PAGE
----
Health systems that have embraced interoperability have witnessed tangible improvements in care coordination, reduced redundant tests, and enhanced patient satisfaction. By following this comprehensive roadmap for health and IT integration, stakeholders can navigate the complexities of interoperability in oncology, ultimately improving patient outcomes and advancing the quality of cancer care delivery. Reveal’s partnership with CancerX to contribute to the CancerX Accelerator Program is one such example of health and IT integration. It aims to promote and fortify digital innovations in oncology by providing promising startups with an opportunity to directly work with leading cancer organizations, including providers, payers, and pharmaceutical companies.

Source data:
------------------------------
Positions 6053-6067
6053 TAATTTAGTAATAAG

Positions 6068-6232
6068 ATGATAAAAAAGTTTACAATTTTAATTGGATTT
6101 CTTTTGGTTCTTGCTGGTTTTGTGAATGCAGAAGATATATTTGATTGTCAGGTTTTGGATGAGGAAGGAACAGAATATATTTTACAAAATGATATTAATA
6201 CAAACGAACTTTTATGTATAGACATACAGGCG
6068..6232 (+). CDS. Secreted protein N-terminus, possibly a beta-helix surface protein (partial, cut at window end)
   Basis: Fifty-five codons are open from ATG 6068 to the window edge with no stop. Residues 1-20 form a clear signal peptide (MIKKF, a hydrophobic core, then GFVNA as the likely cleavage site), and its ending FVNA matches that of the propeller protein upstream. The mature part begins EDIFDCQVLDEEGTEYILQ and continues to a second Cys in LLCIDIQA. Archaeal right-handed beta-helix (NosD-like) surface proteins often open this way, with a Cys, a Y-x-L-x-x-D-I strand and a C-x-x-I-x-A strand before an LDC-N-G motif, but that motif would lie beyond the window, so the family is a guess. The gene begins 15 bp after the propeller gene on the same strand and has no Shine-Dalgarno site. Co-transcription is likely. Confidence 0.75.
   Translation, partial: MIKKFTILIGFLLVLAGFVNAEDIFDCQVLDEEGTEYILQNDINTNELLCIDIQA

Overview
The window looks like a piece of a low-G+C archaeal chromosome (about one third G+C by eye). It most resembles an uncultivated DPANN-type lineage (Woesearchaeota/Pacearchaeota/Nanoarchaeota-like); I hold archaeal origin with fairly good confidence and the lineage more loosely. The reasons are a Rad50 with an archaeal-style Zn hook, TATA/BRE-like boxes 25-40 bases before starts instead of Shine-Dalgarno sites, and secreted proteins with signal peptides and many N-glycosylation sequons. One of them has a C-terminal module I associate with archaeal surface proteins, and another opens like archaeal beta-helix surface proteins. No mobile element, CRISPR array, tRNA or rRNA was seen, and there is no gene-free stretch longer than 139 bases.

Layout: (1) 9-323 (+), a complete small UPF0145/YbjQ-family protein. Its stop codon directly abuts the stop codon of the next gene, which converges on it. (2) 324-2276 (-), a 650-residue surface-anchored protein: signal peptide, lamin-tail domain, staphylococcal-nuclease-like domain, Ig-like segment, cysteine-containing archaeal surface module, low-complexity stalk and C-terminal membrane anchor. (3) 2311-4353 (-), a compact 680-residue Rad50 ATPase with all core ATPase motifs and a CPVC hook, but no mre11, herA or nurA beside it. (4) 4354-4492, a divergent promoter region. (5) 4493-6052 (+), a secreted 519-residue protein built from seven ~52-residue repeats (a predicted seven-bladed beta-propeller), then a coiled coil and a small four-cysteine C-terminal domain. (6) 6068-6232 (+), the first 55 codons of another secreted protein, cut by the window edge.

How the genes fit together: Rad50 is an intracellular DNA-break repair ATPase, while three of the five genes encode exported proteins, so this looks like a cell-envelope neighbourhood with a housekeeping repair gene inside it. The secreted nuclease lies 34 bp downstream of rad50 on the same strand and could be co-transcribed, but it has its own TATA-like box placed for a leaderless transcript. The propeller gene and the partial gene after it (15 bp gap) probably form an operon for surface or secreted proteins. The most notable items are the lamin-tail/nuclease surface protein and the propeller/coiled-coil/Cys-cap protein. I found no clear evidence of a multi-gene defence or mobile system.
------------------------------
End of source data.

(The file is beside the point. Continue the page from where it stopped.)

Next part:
Future directions and opportunities

Looking ahead, the future of interoperability in oncology holds immense promise:


  • Advancements in AI/ML: Leveraging artificial intelligence and machine learning for data integration and analysis can revolutionize cancer care, enabling personalized treatment strategies and predictive analytics.
  • Integration of genomic data: Incorporating genomic data into interoperable health IT systems can provide invaluable insights into cancer genetics and treatment response, paving the way for precision medicine.
  • Patient-centered approaches: Empowering patients to access and control their health data promotes transparency and patient engagement, ultimately leading to better health outcomes.


The journey towards interoperability in oncology is fraught with challenges, but the rewards are invaluable. As key stakeholders, healthcare organizations must prioritize interoperability initiatives, for only through collaboration and commitment can we truly transform cancer care for the better.


About us

Reveal HealthTech is dedicated to transforming cancer care through innovative health information technology. Our interoperable solutions streamline workflows and enhance care coordination, ultimately improving patient outcomes. Partner with us as we transform the landscape of cancer care delivery.